(Lord Falconer of Thoroton) In relation to individual
applications for planning control, the earlier they get engaged
in the process the more likely they are to influence what actually
happens. The easier the process by which the local authority consults
the community again at an earlier stage, the more likely an individual's
voice will be to affect what occurs. One of the problems at the
moment is because it takes so long to produce a local development
plan, once it is produced, the process by which it is changed
is very complicated and very long. Local authorities are quite
unkeen for understandable reasons to get engaged in it. If you
have a process that is simpler, it will be much easier for those
necessary changes to occur. Where you are dealing with action
plans, which is what this consultation document also refers tofor
example, in an area that needs regenerationthe process
for producing the action plan will not be a process that is necessarily
district wide; it will only be neighbourhood wide if it is for
a particular neighbourhood so you would have a process much more
focused, closer to the community, by which you produce that action
91. Would not the ease of updating the local
development framework increase the power of local authorities
(Lord Falconer of Thoroton) No, I do not think so.
Remember, the local development framework has to include a statement
of community engagement. The process by which it is updated can
only take place once the local authority has gone through all
the right processes for engaging the community. We would also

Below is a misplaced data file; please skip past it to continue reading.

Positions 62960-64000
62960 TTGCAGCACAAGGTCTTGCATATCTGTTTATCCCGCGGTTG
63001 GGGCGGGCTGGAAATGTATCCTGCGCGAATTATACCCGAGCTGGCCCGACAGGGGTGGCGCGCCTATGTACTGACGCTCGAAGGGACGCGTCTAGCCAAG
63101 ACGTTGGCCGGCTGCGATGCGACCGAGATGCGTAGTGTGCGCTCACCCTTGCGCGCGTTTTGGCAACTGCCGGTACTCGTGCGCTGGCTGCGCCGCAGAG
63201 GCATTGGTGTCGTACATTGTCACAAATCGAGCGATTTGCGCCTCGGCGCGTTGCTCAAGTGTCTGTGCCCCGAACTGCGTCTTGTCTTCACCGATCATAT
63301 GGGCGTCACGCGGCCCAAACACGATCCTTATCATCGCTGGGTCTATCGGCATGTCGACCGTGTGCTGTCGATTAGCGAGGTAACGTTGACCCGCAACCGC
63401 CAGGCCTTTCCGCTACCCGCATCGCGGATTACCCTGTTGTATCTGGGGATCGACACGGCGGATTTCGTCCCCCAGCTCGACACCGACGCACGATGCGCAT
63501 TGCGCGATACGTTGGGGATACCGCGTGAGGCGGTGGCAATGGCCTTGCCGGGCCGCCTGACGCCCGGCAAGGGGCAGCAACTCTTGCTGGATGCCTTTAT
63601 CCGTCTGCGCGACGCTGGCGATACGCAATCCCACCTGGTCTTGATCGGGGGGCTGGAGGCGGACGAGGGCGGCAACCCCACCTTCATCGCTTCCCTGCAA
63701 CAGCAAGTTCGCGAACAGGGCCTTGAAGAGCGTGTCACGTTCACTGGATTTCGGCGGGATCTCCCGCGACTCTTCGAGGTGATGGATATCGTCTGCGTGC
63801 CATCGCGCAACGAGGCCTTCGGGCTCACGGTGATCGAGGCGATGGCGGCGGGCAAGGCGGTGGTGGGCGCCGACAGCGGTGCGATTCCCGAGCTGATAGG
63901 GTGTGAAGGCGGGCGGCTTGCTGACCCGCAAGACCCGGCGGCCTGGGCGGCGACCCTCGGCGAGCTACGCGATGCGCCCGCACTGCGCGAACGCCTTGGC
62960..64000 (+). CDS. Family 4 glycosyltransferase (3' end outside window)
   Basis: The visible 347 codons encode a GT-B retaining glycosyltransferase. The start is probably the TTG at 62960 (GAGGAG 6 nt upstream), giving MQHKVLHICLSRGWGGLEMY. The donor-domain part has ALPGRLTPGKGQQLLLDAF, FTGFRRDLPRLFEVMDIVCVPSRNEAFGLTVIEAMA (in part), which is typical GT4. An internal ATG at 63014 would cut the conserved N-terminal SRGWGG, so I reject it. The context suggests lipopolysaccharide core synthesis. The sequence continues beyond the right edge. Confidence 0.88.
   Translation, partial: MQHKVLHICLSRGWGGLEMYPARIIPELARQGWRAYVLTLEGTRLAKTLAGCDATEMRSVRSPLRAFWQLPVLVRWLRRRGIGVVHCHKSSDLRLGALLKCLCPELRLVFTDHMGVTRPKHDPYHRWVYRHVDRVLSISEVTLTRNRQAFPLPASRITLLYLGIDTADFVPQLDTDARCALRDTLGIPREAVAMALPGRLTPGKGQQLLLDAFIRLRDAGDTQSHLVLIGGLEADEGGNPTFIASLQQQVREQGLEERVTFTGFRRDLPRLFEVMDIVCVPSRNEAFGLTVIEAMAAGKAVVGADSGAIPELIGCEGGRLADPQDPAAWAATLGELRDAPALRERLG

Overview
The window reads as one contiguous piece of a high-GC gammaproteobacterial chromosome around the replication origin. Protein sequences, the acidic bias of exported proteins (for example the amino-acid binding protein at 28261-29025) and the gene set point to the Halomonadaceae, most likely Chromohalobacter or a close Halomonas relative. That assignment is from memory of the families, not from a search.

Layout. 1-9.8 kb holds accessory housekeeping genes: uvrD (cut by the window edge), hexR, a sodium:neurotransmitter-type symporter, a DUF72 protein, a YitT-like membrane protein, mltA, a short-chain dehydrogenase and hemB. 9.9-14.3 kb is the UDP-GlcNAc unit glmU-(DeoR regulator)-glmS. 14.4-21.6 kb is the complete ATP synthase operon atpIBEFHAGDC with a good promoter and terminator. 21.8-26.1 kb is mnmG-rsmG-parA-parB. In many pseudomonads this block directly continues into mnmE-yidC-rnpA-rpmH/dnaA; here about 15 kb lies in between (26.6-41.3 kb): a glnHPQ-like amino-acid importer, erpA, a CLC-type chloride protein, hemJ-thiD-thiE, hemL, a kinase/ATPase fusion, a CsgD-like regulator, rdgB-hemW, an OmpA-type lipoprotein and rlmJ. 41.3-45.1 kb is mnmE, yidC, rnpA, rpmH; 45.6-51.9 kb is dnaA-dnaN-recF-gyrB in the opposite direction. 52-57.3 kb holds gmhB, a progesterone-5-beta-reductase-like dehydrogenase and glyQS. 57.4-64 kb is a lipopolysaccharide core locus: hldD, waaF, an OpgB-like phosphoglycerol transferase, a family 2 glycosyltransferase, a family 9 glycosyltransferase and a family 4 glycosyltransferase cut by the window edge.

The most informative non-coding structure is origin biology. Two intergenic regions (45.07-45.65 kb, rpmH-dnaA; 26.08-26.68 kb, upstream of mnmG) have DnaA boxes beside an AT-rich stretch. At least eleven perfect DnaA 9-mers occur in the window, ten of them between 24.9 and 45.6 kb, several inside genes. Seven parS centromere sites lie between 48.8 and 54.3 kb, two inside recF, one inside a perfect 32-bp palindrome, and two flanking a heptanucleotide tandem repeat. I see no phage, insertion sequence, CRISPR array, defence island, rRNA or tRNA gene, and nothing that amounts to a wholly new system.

very much want to involve local strategic partnerships in the
process by which the plan is drawn up so that you engage the community
that way as well.
92. At present when an application comes in
for a particular development, the UDP has defined what the land
can be used for and therefore most of the argument, if it is a
development in keeping with the UDP, will be about the nature
of the development and the community will be consulted. Under
your proposals, if there is no land use laid down for a particular
area, the proposed application comes in and the arguments will
be about whether the development should go on at all and it will
take a lot longer, will it not?
(Lord Falconer of Thoroton) If there is no action
plan, that is right. If you have a system whereby the local development
framework does not have a site specific use for that particular
site and you have not got an action plan it will take however
long it takes.
93. There will be an argument about where as
well as the nature of the development?
(Lord Falconer of Thoroton) Yes.
94. You move back one step rather than forward.
(Lord Falconer of Thoroton) In certain cases, I suspect
the control application would not necessarily take longer but
you would have a clearer plan because the plan will have been
produced much quicker.
95. I would like to know what evidence you have
based this utopian vision on because at the moment local communities
only tend to get involved in the planning process when there is